Poll shows Americans trust Obama, Democrats

WASHINGTON – OBAMA/U.S. President Barack Obama has yet to turn around the troubled U.S. economy, but American voters have confidence in his efforts and see him headed in the right direction.

Those are among the findings of a survey released on Tuesday that also showed Americans have greater confidence in Obama’s fellow Democrats than they do in rival Republicans.
 
The survey, however, had some troublesome numbers for the Democrats’ third-highest ranking elected official — House of Representatives Speaker Nancy Pelosi.
 
Just 26 percent of respondents said they had a “great deal” or “some” trust in the California Democrat, who stands second in the line of succession to Obama, behind only Vice President Joe Biden.
 
The poll found that more respondents, 38 percent and 28 percent, respectively, had such a level of trust in Alaska Governor Sarah Palin, the failed 2008 Republican vice presidential nominee, and conservative radio talk show host Rush Limbaugh, respectively.
 
The Public Strategies Inc./POLITICO nationwide survey of 1,000 registered voters was conducted March 27-31 and had a margin of error of plus or minus 3.1 percent.
 
The poll found that 66 percent of respondents said they have a “great deal” or “some” trust in Obama, who has battled Republicans as well as some Democrats in the U.S. Congress, largely over fiscal policy, since taking office on January 20.
 
The survey found that 52 percent of respondents have a “great deal” or “some” trust in Democrats, while just 40 percent have such a level of confidence in Republicans, who vigorously opposed Obama’s $787 billion economic stimulus package and $3.5 trillion budget plan.
 
The survey found with Obama at the helm, 54 percent of respondents said they believe that the U.S. government is headed in the right direction, up from 35 percent in December before the new president took office.
 
Obama, in a speech on Tuesday in Washington, said there were signs of economic recovery but cautioned “by no means are we out of the woods just yet.”

For more Reuters political news, click here.

Photo credit: Reuters/Larry Downing – U.S. President Barack Obama speaks about the economy at Gaston Hall at Georgetown University in Washington, D.C. on April 14, 2009.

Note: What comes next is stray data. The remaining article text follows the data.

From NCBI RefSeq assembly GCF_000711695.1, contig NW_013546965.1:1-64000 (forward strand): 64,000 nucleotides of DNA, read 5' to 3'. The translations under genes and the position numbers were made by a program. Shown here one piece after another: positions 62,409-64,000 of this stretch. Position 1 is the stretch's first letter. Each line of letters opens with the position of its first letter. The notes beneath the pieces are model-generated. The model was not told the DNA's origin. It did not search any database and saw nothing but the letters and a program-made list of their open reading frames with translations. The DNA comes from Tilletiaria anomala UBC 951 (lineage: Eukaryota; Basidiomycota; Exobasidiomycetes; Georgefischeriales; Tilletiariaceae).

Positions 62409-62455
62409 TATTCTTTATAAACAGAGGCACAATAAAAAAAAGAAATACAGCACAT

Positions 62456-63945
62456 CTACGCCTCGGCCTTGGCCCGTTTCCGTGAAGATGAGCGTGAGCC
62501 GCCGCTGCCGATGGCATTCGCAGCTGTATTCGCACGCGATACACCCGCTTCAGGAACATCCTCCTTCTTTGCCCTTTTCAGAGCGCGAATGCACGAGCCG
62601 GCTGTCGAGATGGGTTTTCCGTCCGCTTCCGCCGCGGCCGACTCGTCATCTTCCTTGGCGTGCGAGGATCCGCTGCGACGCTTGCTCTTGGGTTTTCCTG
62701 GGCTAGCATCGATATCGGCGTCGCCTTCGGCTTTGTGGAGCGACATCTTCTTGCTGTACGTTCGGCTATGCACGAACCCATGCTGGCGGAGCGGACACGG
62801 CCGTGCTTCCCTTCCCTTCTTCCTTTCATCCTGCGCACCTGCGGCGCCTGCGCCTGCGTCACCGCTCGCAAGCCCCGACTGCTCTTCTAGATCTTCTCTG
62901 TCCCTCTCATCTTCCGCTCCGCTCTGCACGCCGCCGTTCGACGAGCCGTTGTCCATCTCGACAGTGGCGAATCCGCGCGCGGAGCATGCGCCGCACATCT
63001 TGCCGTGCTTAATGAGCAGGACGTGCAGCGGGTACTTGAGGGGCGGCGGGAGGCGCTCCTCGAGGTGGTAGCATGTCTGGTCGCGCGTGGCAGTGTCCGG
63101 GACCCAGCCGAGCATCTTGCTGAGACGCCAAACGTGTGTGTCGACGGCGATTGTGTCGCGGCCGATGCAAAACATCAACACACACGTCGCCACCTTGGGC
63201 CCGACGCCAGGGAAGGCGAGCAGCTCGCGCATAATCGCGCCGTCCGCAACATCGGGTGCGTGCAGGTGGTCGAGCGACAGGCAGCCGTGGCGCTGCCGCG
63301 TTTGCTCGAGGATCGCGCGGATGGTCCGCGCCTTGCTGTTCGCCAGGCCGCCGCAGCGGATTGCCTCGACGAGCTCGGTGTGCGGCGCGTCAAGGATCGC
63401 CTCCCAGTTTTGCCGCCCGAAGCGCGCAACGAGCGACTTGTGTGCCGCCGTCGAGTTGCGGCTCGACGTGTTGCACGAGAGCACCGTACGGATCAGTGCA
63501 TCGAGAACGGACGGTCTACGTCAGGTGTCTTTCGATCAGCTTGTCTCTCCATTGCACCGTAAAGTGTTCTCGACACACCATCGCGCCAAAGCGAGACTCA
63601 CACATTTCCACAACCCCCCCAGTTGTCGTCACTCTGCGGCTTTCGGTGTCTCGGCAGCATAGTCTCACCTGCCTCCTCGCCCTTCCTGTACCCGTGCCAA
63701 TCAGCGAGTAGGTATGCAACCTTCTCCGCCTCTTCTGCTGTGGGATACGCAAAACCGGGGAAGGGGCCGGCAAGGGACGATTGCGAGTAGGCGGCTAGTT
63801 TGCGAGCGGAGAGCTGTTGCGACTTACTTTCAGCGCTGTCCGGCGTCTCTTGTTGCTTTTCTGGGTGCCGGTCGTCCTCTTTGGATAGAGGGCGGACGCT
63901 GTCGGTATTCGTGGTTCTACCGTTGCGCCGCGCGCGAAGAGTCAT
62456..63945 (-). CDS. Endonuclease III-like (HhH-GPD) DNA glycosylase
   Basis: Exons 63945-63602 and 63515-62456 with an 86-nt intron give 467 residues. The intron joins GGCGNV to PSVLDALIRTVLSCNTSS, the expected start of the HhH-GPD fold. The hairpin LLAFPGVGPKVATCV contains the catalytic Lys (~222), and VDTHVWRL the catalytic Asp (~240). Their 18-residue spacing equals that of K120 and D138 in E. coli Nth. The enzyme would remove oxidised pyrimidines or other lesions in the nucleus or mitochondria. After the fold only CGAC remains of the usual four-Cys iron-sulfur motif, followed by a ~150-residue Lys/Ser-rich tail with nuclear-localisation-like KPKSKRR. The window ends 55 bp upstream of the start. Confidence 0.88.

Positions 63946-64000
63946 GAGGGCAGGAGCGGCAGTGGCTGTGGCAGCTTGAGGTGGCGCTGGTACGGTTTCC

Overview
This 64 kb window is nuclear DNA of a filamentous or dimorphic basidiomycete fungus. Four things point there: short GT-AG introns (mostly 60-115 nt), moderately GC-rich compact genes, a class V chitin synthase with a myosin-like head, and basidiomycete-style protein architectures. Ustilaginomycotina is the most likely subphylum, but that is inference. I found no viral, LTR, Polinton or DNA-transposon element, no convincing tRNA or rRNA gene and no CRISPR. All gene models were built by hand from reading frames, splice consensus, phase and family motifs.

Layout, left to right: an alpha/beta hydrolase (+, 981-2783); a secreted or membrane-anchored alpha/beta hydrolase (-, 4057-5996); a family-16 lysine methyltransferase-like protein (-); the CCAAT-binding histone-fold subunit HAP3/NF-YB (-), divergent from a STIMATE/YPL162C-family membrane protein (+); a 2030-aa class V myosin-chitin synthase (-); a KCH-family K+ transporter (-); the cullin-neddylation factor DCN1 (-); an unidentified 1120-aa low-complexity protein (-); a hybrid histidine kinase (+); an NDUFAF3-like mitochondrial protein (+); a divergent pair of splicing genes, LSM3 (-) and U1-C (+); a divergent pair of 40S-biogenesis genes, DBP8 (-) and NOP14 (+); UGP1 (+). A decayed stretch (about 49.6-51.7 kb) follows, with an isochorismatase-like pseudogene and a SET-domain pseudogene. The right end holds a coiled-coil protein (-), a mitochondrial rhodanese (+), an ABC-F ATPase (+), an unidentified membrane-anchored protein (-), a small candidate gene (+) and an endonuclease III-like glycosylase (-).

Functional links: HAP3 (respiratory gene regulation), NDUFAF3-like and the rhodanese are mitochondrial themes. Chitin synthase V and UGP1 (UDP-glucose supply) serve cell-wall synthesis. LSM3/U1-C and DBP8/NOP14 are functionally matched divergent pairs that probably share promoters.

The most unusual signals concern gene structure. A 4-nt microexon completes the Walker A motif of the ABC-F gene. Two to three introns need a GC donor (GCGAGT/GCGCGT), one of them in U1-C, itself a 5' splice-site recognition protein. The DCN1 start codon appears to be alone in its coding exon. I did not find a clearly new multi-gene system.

The First Draft: Down to business

The White House puts its focus back on the economy today, with a day-long conference to talk about how the money from the economic stimulus package is being spent.

President Barack Obama is due to speak at the “Recovery Act Implementation Conference” at 11:00 EDT (1500 GMT). He is expected to talk about the need to make sure all the money spent as part of the stimulus is transparent and used efficiently. Later in the day he will speak and take questios at a business roundtable.

The timing is perfect: a Reuters survey showed U.S. unemployment will approach 10 percent as the country endures its worst recession since World War Two.

So is Clinton advising Obama on healthcare? White House won’t say

President Barack Obama turned his chief rival in the 2008 Democratic primaries, Hillary Clinton, into his secretary of state, but is he tapping her for advice on healthcare reform too?
 
Not clear. Clinton, who spearheaded a failed attempt to overhaul the U.S. healthcare system in the 1990s while her husband, Bill Clinton, was president, will be in Europe on Thursday, when Obama holds a “summit” on healthcare reform.
 
So has the White House consulted with the former first lady about the issue? OBAMA/
 
“You know, I don’t know if they have had wide-ranging conversations specifically with Secretary Clinton,” spokesman Robert Gibbs told a White House briefing.
 
“There are still a number of people around that were part of that effort that can be consulted,” he said.
 
Clinton’s failed efforts in the 90s were widely blamed for hurting her husband’s adminstration, with critics citing the secrecy of the process as one of its downfalls.
 
Thursday’s summit is meant to set a process in motion to reduce healthcare costs and extend insurance benefits to millions of Americans who are not covered.
 
Gibbs hinted that the White House would not repeat the former first lady’s mistakes.
 
“I think even those involved in previous efforts would acknowledge misgivings that they had about the way the process worked,” he said. “Tomorrow’s effort is intended to bring about a process that people can be assured is open.”

For more Reuters political news, click here.

Photo Credit: Reuters/Kevin Lemarque (Obama and Clinton at the State Deptarment on January 22)

First fan rooting for Steelers in Super Bowl

The newest sports fan at the White House isn’t afraid to pick sides in Sunday’s Super Bowl. And like many Americans, he’s having a few people over to watch the big game.

President Barack Obama says he’ll be rooting for the PIttsburgh Steelers to winNFL/, although he joked that Kurt Warner – the 37-year-old quarterback for the Arizona Cardinals and a former Super Bowl MVP — was closer to his age than anybody else who’ll be playing on the field.

“I wish the best to the Cardinals. They’ve been long-suffering; it’s a great Cinderella story,” Obama said of the Cardinals, who peaked in the post-season and stunned many by making it to their first Super Bowl.